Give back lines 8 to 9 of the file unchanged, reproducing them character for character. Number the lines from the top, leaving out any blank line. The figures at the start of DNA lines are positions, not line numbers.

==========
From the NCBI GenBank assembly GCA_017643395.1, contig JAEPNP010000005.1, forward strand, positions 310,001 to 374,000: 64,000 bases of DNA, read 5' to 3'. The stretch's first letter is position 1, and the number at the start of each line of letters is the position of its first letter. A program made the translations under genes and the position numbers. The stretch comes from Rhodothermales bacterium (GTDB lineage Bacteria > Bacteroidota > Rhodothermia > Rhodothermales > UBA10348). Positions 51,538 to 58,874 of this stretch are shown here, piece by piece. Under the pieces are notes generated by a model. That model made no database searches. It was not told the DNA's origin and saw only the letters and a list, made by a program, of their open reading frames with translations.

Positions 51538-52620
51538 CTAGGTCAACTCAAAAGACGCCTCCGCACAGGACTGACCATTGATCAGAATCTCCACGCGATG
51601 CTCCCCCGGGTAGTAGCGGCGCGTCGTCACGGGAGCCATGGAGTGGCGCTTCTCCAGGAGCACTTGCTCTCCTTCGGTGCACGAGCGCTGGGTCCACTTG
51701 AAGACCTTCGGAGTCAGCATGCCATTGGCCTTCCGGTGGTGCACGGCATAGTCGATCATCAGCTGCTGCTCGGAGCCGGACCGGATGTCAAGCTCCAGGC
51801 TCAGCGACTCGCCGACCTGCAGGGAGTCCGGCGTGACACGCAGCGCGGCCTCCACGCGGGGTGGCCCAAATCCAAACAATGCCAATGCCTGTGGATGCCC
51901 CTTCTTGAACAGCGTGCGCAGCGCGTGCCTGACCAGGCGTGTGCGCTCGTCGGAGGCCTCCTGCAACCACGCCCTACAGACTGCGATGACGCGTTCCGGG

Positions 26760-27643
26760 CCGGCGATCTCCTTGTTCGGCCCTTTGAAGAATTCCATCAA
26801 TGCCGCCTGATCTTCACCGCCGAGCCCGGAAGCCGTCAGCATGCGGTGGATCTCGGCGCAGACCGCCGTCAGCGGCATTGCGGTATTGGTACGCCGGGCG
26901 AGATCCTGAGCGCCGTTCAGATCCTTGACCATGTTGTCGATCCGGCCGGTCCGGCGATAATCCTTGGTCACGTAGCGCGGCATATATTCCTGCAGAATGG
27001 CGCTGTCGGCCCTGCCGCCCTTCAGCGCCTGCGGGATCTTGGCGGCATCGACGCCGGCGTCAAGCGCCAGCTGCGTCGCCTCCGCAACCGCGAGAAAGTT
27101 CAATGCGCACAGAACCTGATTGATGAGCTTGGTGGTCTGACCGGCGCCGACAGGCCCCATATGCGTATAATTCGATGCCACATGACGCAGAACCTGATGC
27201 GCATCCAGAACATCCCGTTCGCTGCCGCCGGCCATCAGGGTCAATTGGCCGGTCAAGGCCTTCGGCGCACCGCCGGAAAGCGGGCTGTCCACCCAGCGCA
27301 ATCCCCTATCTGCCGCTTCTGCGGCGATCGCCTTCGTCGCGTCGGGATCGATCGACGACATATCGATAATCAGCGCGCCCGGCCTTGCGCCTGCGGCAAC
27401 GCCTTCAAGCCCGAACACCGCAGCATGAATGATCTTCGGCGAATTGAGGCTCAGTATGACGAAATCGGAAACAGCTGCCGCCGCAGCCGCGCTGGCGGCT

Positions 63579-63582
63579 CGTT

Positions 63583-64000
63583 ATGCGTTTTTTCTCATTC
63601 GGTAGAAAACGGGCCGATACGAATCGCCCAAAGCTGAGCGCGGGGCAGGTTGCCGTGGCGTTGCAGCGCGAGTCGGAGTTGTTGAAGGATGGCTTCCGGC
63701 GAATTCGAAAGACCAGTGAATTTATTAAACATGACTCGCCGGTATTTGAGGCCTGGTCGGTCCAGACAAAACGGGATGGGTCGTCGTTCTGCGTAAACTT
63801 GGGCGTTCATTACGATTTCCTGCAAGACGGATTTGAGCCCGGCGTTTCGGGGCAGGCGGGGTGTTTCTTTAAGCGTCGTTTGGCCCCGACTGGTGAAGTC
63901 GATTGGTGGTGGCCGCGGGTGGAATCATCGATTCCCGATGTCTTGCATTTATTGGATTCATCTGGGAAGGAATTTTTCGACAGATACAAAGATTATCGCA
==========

Positions 26760-27643
26760 CCGGCGATCTCCTTGTTCGGCCCTTTGAAGAATTCCATCAA